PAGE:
Purchasing Real Estate In New York: its Fee Simple.

Are you looking to purchase real estate in New York? Whether the real estate is your first house in Westchester, your vacation property in Dutchess, or your flat in Brooklyn, one common question that arises is how should you take ownership, especially if you are buying with your spouse, your life partner, or just your “friend.” There are many different forms and types of ownership, but they all start with what’s called ownership in what’s called “fee simple absolute.”

Fee Simple

When you own real estate outright, holding and controlling the entire bundle of sticks, we call it owning it in “fee simple absolute.” That is, as the title holder you, as the individual have the full absolute possessory right to the property, now and in the future, for an infinite duration, with no limitations on its inheritability (right to be transferred to others through death). The holder of the real estate owns entire estate (or bundle of sticks), and has the absolute and unfettered legal right to dispose of it without permission or consent by anyone else.

If you are buying a condominium or townhouse, you typically purchase the residential unit in fee simple, but have a right, in common, with others to use the common areas. Each unit has its own tax bill, deed, mortgage and ownership rights but shares in the maintenance of the common areas.

Joint Tenancy with Right of Survivorship
If you take title with another individual, you no longer own the property in “fee simple.” One common way to own property with others is as Joint Tenants with Rights of Survivorship. That means each titled owner holds an undivided share of the real estate, which, upon death of one partner, the surviving owner or owners retain an undivided right to the entire estate. The heirs of the dead person have no individual claim to the property, which transfers, as a matter of law, to the remaining people listed on the title to the property. That is, the partner has the “right of survivorship.”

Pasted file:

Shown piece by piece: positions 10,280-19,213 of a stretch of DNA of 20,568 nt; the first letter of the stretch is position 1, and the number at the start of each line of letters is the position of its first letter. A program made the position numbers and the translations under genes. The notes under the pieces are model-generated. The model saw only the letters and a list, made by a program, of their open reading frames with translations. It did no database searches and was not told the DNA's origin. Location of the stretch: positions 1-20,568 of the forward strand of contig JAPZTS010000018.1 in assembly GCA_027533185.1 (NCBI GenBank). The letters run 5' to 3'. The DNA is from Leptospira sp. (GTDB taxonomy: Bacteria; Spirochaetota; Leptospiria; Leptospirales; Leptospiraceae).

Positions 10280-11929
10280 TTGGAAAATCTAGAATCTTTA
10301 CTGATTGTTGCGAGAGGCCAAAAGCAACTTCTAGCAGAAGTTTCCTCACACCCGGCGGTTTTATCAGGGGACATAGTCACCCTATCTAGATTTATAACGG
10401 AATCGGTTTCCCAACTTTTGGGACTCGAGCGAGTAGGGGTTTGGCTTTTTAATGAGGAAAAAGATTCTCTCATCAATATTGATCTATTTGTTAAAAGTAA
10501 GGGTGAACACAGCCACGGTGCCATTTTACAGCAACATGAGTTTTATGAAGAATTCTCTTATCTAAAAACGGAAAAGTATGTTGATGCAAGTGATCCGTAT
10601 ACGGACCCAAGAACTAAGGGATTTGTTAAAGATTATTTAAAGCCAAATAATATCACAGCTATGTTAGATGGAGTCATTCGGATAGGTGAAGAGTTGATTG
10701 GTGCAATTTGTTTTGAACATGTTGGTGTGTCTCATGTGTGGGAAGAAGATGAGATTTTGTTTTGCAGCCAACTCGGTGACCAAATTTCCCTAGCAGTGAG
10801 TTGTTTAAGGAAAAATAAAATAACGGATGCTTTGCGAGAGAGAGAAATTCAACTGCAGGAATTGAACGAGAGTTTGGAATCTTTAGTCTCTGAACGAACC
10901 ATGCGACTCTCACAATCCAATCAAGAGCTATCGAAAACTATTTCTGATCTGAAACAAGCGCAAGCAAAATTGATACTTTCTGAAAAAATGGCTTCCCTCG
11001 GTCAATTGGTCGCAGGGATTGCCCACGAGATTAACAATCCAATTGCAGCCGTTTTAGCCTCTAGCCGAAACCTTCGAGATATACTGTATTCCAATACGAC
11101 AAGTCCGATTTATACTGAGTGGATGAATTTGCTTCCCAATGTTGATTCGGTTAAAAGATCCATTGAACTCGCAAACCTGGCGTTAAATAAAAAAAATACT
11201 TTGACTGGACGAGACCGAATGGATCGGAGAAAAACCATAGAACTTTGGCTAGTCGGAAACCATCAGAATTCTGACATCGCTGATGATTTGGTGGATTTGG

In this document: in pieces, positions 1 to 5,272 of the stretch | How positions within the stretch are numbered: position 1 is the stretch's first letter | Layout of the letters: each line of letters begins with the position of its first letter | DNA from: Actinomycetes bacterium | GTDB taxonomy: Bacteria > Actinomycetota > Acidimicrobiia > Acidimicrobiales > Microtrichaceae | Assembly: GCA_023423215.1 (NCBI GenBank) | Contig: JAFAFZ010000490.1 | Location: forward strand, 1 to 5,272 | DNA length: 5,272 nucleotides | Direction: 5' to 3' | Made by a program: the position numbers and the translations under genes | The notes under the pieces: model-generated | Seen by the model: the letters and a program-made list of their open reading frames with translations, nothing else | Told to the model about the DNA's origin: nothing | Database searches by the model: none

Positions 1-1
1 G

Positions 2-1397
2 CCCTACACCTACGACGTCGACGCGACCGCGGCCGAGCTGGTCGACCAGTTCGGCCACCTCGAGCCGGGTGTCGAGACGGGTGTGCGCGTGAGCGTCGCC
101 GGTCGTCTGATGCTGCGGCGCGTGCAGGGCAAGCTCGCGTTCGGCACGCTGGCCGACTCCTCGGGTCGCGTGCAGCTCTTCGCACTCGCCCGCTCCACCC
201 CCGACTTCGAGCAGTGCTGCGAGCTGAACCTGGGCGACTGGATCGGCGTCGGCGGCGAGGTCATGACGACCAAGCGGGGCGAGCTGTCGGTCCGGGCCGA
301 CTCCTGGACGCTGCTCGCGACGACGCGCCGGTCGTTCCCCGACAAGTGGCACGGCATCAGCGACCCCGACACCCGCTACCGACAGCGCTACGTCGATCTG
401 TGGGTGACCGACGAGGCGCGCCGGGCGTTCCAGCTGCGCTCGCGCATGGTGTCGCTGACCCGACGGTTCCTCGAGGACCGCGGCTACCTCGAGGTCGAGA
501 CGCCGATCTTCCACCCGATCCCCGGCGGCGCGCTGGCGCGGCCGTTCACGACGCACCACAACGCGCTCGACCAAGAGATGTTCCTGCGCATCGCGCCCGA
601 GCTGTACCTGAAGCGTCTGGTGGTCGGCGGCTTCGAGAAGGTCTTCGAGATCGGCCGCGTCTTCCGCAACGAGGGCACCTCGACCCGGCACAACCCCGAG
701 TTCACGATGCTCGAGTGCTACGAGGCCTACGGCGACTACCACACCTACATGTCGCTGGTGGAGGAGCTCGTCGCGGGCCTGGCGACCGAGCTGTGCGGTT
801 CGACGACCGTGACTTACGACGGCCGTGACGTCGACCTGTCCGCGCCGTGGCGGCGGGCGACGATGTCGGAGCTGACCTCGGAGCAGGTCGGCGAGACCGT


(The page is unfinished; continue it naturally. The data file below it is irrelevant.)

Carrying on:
If the partners are unmarried, the deed to the property should specifically state that you are taking with rights of survivorship, otherwise, in New York, you are presumed to be taking as tenants in common (see next definition).

This method of ownership sometimes creates issues for children of divorced couples, where the children of unmarried divorced couples, erroneously, that they will inherit one party’s share of the house purchased after the divorce, when, in fact, the house transfers without further court intervention to the surviving divorced partner.

Tenancy in Common
In New York State, In a title held as a tenancy in common, each owner has an undivided interest in the entire property. Each tenant has the right to possession of the whole property. There is no right of survivorship. Each tenant has a distinct proportionate interest in the property, which passes by succession. There is a presumption that a conveyance to two or more persons is a tenancy in common.

Tenancy in the Entirety
This is a marital estate, which can only be created between a husband and wife. It is similar to a joint tenancy except that the right of survivorship cannot be destroyed, since severance by one tenant is not possible. An existing marriage is requisite for a tenancy by the entirety. In many states there is a presumption that a tenancy by the entirety is created in any conveyance to a husband and wife. This type of title is considered somewhat archaic and the majority of states have abolished this type of tenancy, favoring instead that the couple take title to the property as joint tenants with right of survivorship.

If you need more information, call your lNew York real estate lawyer.

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